Lavietes Basketball Pavilion

“I remember very soon after I became president, attending a women’s basketball game and celebrating with them my ascension to female power.”

First constructed in 1926, Lavietes Pavilion is the second-oldest active basketball facility in the United States; a major goal of the project is to celebrate the intimacy and historic charm of the building and showcase the history of Harvard Basketball and Harvard Athletics. Bruner/Cott has been a part of the growth of the Lavietes Pavilion since its first renovation in the 1980s when it was the Briggs Athletic Center. Read more.

 

Memorial Hall 

“It’s hard for me to believe that this wonderful building and that wonderful space was left almost to disuse.”

In collaboration with Venturi, Scott Brown, Bruner/Cott restored the historic shell and upgraded the building to contemporary standards. The restored space boasts hammerbeam trusses, stained glass windows, stenciled ceiling details, walnut paneling, new flooring and custom-designed furniture. Bruner/Cott was responsible for the entire 15,000 sf food service operation, including a total kitchen redesign, new serveries, and Loker Student Commons on the lower level. Read more.

 

Knafel Center (Radcliffe Gymnasium)

“Radcliffe alums not only used that balcony as a track, they had to learn how to lower themselves on a rope from the balcony onto the floor because it was believed that it would be important for women to know how to use a rope to get out of a burning building.”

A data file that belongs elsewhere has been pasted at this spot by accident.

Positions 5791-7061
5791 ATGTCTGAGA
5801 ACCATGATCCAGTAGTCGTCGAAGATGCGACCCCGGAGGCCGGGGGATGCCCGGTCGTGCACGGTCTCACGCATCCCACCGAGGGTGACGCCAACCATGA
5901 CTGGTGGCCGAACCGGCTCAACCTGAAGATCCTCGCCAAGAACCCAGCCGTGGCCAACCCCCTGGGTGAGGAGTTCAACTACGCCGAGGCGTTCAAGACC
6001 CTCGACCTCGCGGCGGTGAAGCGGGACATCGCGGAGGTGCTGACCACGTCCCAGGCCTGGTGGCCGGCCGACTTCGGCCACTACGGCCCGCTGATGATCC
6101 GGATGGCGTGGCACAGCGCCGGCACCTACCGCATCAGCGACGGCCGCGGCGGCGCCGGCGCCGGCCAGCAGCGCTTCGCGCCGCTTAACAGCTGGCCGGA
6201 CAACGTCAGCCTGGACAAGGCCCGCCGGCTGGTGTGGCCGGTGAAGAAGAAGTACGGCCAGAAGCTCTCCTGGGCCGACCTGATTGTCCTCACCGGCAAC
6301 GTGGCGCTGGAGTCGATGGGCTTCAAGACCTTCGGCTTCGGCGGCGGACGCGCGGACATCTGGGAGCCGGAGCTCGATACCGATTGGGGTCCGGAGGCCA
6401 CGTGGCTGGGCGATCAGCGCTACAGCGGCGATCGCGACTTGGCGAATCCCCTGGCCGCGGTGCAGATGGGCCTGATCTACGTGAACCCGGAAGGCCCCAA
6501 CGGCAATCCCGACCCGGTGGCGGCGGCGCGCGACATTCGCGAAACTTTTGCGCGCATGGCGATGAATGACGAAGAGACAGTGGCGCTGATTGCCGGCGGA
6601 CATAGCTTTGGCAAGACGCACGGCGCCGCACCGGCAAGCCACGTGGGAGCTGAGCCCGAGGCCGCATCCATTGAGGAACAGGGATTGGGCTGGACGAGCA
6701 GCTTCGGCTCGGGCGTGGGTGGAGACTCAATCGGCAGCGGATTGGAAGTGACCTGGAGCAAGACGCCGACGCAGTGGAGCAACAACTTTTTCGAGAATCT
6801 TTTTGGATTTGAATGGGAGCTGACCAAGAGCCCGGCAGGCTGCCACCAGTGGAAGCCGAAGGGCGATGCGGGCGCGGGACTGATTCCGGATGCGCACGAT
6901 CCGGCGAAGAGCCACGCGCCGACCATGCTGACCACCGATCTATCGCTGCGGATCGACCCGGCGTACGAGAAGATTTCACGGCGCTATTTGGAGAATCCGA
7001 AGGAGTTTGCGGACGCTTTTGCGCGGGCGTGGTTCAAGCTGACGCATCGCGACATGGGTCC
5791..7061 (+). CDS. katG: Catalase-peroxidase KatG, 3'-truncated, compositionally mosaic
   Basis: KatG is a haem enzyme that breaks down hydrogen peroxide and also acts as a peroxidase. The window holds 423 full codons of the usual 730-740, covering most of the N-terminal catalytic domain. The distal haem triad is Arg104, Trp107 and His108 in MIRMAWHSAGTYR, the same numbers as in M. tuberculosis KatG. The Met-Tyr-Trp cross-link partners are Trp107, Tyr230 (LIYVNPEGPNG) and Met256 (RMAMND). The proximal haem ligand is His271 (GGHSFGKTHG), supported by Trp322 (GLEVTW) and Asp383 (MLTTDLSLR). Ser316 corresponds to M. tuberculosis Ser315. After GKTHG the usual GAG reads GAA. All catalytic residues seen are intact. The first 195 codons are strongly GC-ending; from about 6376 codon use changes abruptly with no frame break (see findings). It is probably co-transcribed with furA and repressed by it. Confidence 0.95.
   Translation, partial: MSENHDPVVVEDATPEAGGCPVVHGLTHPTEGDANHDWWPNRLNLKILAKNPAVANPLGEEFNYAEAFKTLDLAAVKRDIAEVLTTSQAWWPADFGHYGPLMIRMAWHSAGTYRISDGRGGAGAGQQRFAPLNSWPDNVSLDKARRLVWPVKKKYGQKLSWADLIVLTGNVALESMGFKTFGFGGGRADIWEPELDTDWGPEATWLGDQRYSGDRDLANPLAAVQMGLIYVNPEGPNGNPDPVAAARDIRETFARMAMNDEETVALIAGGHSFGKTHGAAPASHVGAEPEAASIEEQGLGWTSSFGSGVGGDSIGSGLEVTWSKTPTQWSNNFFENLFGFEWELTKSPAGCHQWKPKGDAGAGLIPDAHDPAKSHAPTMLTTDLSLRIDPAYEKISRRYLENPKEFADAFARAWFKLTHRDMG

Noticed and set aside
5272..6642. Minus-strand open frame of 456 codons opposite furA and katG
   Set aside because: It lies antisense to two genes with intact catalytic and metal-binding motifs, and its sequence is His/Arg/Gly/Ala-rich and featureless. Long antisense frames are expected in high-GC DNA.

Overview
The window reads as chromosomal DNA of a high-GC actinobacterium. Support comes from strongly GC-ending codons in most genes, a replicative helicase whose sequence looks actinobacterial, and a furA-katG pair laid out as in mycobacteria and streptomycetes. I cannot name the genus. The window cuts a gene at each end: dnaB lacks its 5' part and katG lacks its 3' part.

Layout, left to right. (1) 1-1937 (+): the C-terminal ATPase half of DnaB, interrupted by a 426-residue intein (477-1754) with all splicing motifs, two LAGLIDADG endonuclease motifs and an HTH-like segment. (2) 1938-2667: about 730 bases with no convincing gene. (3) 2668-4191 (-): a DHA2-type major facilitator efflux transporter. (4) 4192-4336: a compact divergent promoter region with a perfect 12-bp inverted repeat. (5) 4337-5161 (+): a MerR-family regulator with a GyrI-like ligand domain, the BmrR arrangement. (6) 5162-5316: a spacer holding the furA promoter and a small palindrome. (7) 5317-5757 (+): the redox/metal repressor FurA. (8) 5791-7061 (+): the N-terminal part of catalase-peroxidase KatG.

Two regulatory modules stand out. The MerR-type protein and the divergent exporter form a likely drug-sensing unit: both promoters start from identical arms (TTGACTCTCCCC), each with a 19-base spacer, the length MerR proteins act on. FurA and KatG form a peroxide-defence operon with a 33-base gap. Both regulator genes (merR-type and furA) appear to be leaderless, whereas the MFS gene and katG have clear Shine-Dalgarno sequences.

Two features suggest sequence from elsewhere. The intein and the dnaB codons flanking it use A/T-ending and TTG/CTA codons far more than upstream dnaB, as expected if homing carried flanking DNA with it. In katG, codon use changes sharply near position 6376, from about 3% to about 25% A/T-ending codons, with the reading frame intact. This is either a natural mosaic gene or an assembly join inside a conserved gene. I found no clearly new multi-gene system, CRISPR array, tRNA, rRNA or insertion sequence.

Radcliffe Gymnasium was designed in 1898 by McKim Mead & White as a gym for students at Radcliffe College. The reinterpreted gymnasium is now a lecture and event salon for the Radcliffe Institute for Advanced Study in Radcliffe Yard. The Gymnasium’s versatile, multi-use spaces are popular with the entire Harvard community. The large second-floor lecture space — used every day for informal gatherings and study — can be easily converted into a formal setting for social events, with full provisions for catering. The upper-level former running track is now a “walking and talking” track for discussions and informal viewing of presentations and lectures. Read more.

 

Richard A. and Susan F. Smith Campus Center

“A university-wide space, in which people could bump into each other, share ideas, find spaces in which to have meetings for their organizations and groups, and embody the sort of unity that I felt would strengthen the university.”

The 1960-65 Holyoke Center by Josep Lluis Sert in Harvard Square is undergoing a major transformation to attract and mix the varied constituencies within the university – faculty, undergraduates, staff, graduate students, and engaged visitors. Bruner/Cott is working with the Harvard client team and design architect, Hopkins Architects of London on extensive programming and sensitive transformation of this campus icon. Construction work, including façade restoration, additions, and interiors, began in the spring of 2016 and is slated for completion in 2018. Read more.

 

To read the entire Harvard Gazette article, click here. Congratulations to Drew Faust on a wonderful career at Harvard University!